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1  Little-known music of all eras / Discussion of obscure composers / Re: Mario Pilati on: July 15, 2019, 07:58:27 am
I am not so sure about that, Gauk :-)
For example Respighi's early violin sonata, quartets and songs. Then we have some quite valuable orchestral pieces, including "Burlesca", which is quite a little masterwork! And what about "Fantasia slava", the A minor Piano Concerto and the "Concerto all'antica" for violin? His opera "Semirâma" also figured in that "not-to-be-performed"-drawer (although it was composed at the age of 31)! And a few years ago, his earliest opera "Re Enzo" was performed with considerable success. Some musicologists also consider his cantata "Christus" a very valubale work. And what about all those transcriptions of Baroque violin pieces and his extremaly successful "Lamento d'Arianna" (after Monteverdi)?
2  Little-known music of all eras / Discussion of obscure composers / Re: Whatever happened to Fritz Brun? on: July 11, 2019, 07:15:37 am
Thanks, dear Friends.
It was a memorable birthday indeed, since a heawily negative review was published by a Lucerne newspaper, full of incorrect, incomptetent and unjust sentences - and some personal attacks. One more Swiss reviewer having a problem with Adriano... I am used to it since many years. His review caused harsh reactions from two readers, one protested online, another (a German musicologist and conductor) wrote an e-mail to the newspaper's chief rédacteur. They found this way of journalism unprofessional and said that such a writer should be thrown out.
The same happened two weeks ago on jpc's selling website, where the Brun Box is presented. Another uncapable amateur reviewer (under the pseudonym "L. v. B."!) claimed that this music was far away from the level of the great composers, that there was not even a theme or motif one could remember, that the artists were medicore and the sound balance insufficient. He posted the same text (under his real name) on Amazon.de - and there two other customers protested violently, saying that this guy probably listened only to a few bits of the music. In the case of Brun, one cannot generalize; his works are so different. And, before judging them, once shoul seriously listen!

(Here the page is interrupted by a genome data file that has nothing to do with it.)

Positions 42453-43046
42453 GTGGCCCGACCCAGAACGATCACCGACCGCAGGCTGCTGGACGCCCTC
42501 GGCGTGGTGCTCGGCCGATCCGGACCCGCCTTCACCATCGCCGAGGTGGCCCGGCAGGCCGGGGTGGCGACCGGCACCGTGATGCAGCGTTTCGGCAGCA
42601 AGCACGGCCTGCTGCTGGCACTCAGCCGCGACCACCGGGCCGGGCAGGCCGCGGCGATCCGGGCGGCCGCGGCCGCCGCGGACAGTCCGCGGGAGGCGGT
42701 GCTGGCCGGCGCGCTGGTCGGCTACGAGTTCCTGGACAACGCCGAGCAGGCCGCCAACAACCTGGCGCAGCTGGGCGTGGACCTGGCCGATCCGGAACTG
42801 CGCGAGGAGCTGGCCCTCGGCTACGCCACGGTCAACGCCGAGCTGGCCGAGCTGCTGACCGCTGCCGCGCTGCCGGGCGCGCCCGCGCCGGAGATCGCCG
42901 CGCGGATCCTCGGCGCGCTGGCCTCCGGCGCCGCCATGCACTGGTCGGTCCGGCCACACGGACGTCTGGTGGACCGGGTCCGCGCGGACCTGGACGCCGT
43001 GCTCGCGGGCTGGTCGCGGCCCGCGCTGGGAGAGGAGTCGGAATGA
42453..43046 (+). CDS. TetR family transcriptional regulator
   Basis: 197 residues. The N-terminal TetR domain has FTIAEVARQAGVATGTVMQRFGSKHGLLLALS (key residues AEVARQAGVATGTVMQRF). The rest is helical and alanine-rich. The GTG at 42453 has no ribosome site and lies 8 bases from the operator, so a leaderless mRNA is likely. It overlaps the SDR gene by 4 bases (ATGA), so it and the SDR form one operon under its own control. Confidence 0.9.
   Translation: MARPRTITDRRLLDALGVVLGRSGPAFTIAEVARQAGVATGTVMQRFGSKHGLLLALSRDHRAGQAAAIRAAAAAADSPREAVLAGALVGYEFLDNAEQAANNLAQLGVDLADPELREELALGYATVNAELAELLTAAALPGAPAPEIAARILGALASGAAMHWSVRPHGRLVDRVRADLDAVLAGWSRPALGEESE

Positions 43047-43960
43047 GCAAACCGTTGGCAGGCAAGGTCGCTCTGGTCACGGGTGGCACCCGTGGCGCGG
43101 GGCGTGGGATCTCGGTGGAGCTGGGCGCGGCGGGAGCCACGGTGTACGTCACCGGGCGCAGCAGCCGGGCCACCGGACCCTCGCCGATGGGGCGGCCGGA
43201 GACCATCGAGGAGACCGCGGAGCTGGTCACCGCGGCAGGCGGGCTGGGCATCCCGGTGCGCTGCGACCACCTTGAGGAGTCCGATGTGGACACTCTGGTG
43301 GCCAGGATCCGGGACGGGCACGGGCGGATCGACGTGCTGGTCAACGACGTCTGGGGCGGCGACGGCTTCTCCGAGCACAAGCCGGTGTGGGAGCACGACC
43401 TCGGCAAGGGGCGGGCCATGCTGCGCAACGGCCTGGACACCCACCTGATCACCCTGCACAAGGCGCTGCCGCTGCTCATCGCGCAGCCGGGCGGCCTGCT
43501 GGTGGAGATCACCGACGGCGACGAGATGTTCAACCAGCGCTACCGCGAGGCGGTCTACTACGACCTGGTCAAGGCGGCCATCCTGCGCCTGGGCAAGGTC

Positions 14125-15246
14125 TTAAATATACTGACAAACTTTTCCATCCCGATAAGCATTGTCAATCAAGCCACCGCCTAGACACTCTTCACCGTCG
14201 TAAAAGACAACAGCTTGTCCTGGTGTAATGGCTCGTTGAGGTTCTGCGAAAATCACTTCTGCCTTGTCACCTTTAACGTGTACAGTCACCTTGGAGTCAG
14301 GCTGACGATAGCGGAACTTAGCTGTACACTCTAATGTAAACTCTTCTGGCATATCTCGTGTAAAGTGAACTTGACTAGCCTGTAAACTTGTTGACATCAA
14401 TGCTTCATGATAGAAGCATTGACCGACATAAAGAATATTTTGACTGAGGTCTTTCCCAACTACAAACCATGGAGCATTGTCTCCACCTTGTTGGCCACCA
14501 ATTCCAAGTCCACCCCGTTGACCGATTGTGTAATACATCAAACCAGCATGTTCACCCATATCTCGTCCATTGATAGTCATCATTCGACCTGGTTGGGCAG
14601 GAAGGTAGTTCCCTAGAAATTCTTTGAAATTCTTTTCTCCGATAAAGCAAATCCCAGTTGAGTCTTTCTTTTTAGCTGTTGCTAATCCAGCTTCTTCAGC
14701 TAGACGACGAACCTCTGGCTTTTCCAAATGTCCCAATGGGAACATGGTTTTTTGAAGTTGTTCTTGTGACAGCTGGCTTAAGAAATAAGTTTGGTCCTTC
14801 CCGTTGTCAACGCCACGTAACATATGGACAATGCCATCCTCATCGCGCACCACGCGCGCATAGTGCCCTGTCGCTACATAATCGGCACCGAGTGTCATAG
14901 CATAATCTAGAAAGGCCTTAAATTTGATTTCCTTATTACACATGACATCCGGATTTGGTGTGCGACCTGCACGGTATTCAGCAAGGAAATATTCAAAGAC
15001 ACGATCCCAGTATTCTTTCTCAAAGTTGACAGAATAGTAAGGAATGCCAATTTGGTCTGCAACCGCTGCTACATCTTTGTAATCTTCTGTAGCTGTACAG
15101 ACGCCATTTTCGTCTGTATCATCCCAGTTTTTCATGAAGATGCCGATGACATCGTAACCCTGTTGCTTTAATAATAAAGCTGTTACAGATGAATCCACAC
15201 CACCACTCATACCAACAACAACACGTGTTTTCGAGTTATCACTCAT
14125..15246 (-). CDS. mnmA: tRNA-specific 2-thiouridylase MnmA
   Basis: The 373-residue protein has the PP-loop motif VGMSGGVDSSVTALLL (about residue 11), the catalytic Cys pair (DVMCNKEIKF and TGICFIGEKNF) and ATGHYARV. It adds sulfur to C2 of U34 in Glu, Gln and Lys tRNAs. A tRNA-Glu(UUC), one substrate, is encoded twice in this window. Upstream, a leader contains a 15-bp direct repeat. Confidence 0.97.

All this a very provincial behaviour!
3  Little-known music of all eras / Discussion of obscure composers / Re: Whatever happened to Fritz Brun? on: July 10, 2019, 07:38:34 pm
I had a 25-years' job at the Zurich Opera as a "maestro suggeritore" (conducing prompter), language coach (Italian, German, French and English) and assistant conductor. I also teached Italian and French languages stylistics at the Zurich Opera Studio.
Jean-Pierre Ponnelle used to engage me as a recitative specialist in his Mozart productions. I was also specialized in old Italian style (for Monteverdi and Barque operas). nobody really cares anymore about exact - and stylistic - pronounciation. In the 1990s I was invited at the Moscow Gnessin Institute for masterclasses in German, Italian and French opera and art song language stylistics. I had a huge succes - but I did all this for free. My mother tongue is Italian.
Now, of course, I am a pensioneer. And right today is my 75th birthday...
4  Little-known music of all eras / Discussion of obscure composers / Re: Whatever happened to Fritz Brun? on: July 10, 2019, 06:50:10 am
I never got rich off any CDs I've recorded. The conditions were always that I have to renounce to neighbouring rights. Klaus Heymann of Marco Polo/Naxos was the first offcially using this method of exploiting his artists. Not to speak about his minimalistic conducting fees... Of course I was paid in the case scores and instrumental parts had to be prepared.
It's a pact with the devil: would you not agree, he would say "then you can go elesewhere". Unknown artists should be happy to be promoted this way. So far, I never got one single concert-hall conducting engegament based on my CDs. Concert agents even turned me down just becase I was working for Klaus Heymann. On the other hand I must be grateful to Klaus Heymann for having "discovered" me as a recording conductor...